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March 5, 2019 | Atlanta, GA
Konstantin Tikhomirov is an assistant professor in the School of Mathematics whose work is at the intersection of asymptotic geometric analysis and random matrix theory. He studies the geometry of high-dimensional convex sets with the help of probabilistic tools and using random linear operators, and the spectral distribution of random matrices by applying methods from discrete geometry. He holds a Ph.D. in mathematics from the University of Alberta.
His research directions have multiple connections with applied science, in particular, for numerical analysis of large systems of linear equations, modeling communication networks and studying certain physical systems with large numbers of particles.
Valued not only for their prestige, Sloan Research Fellowships are a highly flexible source of research support. Funds may be spent in any way a fellow deems will best advance his or her work. Drawn this year from 57 colleges and universities in the United States and Canada, the 2019 Sloan Research Fellows represent a diverse array of research interests.
Open to scholars in eight scientific and technical fields — chemistry, computer science, economics, mathematics, computational and evolutionary molecular biology, neuroscience, ocean sciences and physics — the Sloan Research Fellowships are awarded in close coordination with the scientific community. Candidates must be nominated by their fellow scientists, and winning fellows are selected by independent panels of senior scholars on the basis of a candidate’s research accomplishments, creativity and potential to become a leader in his or her field. Winners receive a two-year, $70,000 fellowship to further their research.
Professor Tikhomirov is one of four faculty members along with Eva Dyer, Matthew McDowell, and Chethan Pandarinath, including two from the Wallace H. Coulter Department of Biomedical Engineering operated jointly by Georgia Tech and Emory University, that has recently been awarded research fellowships from the Alfred P. Sloan Foundation. The fellowships, awarded yearly since 1955, honor early-career scholars whose achievements mark them as among the most promising researchers in their fields.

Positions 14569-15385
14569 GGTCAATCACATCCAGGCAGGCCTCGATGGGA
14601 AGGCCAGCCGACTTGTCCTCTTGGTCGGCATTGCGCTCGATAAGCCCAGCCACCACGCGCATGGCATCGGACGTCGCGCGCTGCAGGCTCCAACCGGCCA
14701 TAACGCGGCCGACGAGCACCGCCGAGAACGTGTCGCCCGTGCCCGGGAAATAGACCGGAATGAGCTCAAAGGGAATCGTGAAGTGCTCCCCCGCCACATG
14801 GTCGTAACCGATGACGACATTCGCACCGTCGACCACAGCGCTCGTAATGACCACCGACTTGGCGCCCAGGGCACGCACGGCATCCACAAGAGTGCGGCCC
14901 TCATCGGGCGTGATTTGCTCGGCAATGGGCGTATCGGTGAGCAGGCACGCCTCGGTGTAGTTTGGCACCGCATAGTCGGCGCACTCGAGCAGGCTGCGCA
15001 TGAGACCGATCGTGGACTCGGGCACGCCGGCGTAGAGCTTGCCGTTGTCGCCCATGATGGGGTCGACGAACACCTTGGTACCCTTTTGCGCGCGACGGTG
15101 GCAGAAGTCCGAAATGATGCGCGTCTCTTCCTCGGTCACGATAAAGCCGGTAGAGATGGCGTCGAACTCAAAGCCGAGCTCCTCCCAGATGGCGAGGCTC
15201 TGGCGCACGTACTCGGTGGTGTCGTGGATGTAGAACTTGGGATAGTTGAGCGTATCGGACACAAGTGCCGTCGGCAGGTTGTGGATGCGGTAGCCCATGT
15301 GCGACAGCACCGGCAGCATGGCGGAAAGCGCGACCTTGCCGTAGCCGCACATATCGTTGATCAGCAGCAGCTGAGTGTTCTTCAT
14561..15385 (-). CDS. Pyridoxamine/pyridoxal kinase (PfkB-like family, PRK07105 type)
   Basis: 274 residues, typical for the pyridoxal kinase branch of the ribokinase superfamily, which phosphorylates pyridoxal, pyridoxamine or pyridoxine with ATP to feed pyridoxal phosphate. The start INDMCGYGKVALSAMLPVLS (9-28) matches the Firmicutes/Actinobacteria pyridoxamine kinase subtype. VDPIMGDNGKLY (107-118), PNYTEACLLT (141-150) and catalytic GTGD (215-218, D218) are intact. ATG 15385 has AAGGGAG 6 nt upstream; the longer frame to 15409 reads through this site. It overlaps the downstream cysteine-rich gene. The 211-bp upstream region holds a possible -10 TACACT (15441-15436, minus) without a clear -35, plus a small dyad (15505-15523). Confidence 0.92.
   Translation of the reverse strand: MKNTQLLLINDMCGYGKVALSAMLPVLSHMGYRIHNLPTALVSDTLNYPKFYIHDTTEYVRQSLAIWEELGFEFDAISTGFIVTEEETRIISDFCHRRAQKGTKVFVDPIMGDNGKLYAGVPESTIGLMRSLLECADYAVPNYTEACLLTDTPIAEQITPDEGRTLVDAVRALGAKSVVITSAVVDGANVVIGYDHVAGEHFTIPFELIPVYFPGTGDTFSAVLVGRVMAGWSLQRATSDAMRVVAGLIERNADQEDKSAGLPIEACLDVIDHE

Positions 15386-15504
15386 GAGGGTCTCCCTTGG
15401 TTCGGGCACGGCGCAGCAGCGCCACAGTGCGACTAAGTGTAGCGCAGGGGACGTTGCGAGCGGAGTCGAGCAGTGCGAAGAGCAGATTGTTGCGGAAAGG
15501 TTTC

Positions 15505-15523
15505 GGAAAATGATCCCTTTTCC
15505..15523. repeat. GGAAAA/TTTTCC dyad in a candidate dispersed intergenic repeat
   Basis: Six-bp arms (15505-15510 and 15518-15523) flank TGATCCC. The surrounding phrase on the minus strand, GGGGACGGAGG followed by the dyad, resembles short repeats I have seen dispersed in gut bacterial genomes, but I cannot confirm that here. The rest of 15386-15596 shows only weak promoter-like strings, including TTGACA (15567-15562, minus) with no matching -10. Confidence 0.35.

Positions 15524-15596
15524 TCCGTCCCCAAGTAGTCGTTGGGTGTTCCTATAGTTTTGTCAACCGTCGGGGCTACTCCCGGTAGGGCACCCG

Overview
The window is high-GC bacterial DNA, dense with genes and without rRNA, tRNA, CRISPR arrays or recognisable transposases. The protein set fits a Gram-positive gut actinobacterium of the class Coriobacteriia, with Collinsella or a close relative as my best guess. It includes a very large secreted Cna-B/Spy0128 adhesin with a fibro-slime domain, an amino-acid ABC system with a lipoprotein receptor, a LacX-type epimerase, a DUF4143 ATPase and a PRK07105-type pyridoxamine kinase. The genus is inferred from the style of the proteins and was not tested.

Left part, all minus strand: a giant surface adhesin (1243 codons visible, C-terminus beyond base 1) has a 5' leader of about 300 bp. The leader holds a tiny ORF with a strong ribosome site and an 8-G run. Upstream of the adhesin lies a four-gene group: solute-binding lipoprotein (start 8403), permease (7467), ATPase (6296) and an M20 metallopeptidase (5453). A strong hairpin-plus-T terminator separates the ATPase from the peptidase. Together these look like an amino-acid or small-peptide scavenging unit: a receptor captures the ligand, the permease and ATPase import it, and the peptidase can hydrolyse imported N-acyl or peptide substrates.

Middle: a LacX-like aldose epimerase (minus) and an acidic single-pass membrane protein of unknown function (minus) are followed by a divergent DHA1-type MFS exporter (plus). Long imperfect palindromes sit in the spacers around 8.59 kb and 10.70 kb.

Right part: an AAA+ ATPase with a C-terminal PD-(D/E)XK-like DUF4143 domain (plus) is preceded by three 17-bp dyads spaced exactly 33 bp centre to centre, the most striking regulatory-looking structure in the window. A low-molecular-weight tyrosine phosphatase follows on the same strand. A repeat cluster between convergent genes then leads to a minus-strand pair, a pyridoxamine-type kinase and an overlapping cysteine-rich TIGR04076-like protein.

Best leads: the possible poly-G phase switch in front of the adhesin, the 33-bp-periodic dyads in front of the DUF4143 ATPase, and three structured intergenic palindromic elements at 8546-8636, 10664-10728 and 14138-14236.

“Sloan Research Fellows are the best young scientists working today,” says Adam F. Falk, president of the Sloan Foundation. “Sloan Fellows stand out for their creativity, for their hard work, for the importance of the issues they tackle and the energy and innovation with which they tackle them. To be a Sloan Fellow is to be in the vanguard of 21st-century science.”
Past Sloan Research Fellows include many towering figures in the history of science, including physicists Richard Feynman and Murray Gell-Mann, and game theorist John Nash. Forty-seven fellows have received a Nobel Prize in their respective field, 17 have won the Fields Medal in mathematics, 69 have received the National Medal of Science and 18 have won the John Bates Clark Medal in economics, including every winner since 2007.
The Alfred P. Sloan Foundation is a philanthropic, not-for-profit grant making institution based in New York City. Established in 1934 by Alfred Pritchard Sloan Jr., then-president and CEO of the General Motors Corporation, the Foundation makes grants in support of original research and education in science, technology, engineering, mathematics and economics.
Previous SoM Sloan Fellowship Awards
- 1989 Jeff Xia
- 1994 Oscar Bruno
- 2001 Dana Randall
- 2003 Saugata Basu
- 2004 Chongchun Zeng
- 2009 Dan Margalit
- 2010 Maria Westdickenberg
- 2011 Silas Alben
- 2012 Greg Blekherman
- 2015 Jennifer Hom
- 2016 Zaher Hani
- 2018 Lutz Warnke
- 2019 Konstantin Tikhomirov
This story was adapted from a story posted Feb 19th, 2019, written by John Toon for Research News at the Georgia Institute of Technology (see the full story here)